Bro. Isaac D. Barnard of West Chester served with “bravery and distinction” in the War of 1812 and was promoted from Captain to Major for meritorious service. He was a practicing attorney for many years and, after leaving the army, served as District Attorney, State Senator, and Secretary of the Commonwealth. He served as a Major-General of the Militia and was elected to the United States Senate in 1827, where he served until 1831 when he resigned due to ill health. He died in February, 1834.
After two years at this location, and after considerable difficulty with the landlord concerning ventilation, the Lodge moved. in 1860, to rooms over the office of the newspaper, “The Village Record” at 15 North Church Street. Eight years later, the Lodge moved again, this time to rooms over the Post Office, in the Farmers Bank Building. which stood on the present sire of the Farmers and Mechanics building at High and Market Streets.
In 1888, Futhey and Cope, in their History of Chester County, reported that “the Lodge is in flourishing condition and among her 89 members are enrolled many of our influential citizens.” At a Stated Meeting on February 3, 1908 a committee, consisting of John Thorp, Worshipful Master; Mahon Smith, Senior Warden; Frank Freeman, Junior Warden; William W Heed, Secretary; and George McFarland, Treasurer, was appointed to look into having a 50th Anniversary Celebration. At the Stated Meeting in March of 1908, Curtis Hannum, Plummer E. Jefferis, James Koing, and Harry S. Johnson were appointed to the committee by the Worshipful ,\faster.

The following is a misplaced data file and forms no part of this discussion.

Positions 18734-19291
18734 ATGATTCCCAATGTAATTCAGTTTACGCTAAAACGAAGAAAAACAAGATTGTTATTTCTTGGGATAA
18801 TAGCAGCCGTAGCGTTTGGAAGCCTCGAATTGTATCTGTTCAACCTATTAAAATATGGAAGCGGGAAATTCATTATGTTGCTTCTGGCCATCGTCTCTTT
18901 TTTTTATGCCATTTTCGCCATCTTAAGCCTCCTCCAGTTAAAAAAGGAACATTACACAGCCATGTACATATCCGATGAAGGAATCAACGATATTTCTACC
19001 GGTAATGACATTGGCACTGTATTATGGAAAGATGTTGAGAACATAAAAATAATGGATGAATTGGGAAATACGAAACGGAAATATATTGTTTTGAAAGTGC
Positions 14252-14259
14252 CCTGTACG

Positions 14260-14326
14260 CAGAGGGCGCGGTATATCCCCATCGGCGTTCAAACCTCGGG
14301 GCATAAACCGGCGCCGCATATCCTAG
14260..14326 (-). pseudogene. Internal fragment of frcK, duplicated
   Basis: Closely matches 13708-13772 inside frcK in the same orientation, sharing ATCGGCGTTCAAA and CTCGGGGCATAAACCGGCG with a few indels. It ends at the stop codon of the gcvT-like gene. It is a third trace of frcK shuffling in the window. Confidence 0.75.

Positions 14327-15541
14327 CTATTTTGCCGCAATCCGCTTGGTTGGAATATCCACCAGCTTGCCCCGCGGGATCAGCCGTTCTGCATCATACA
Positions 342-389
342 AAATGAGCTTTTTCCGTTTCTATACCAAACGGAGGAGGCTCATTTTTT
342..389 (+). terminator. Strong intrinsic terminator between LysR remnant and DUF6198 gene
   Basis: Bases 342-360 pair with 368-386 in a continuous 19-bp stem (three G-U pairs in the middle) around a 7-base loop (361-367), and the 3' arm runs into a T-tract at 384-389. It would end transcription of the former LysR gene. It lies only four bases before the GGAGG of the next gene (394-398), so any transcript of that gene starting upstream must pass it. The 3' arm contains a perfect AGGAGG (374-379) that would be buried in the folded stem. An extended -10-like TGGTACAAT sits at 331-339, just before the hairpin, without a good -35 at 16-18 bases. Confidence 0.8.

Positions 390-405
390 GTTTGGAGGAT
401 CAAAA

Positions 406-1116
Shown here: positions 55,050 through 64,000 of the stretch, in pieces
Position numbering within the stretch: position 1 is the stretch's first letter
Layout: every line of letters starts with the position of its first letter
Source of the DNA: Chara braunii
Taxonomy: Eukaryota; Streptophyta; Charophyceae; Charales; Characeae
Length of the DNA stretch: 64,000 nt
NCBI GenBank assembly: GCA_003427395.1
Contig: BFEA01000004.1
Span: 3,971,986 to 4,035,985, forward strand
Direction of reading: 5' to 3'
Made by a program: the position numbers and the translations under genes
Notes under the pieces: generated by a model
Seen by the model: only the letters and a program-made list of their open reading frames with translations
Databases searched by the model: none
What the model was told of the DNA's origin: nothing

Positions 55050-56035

Located at High and Market Streets
Meeting Room ofWest Chester Lodge No. 322
1868 to 1908
In April of 1908, after 40 years in the Farmers Bank Building. the Lodge moved to quarters in the Everhart Building on the northwest corner of Market and Church Streets where the brethren met and conducted Masonic business for the next 18 years. Sunday evening, December 6, 1908, the brethren assembled at the Lodge Room and proceeded, in a body, to the Oliver Baptist Church where a sermon was preached by Rev. Brother Charles H. Shaw. The sermon was an “eloquent and appropriate incident” to the commemoration services in the celebration of the 50’h Anniversary of the Lodge. The next evening, at the Stated Meeting held December 7, 1908, there were 124 members and 40 visitors in attendance at the Lodge.
On August 1, 1925, by order of then Worshipful Master John H. Speer, Jr., William W. Heed, Secretary, notified the members of an important special meeting to be held on Wednesday evening, August 12, 19 25 at G:30 P.M. Standard Time, for the purpose of taking definite action on the recommendations of the Building Committee on a proposed Masonic Building.

On August 20, 1925 the Daily Local News carried the following news item: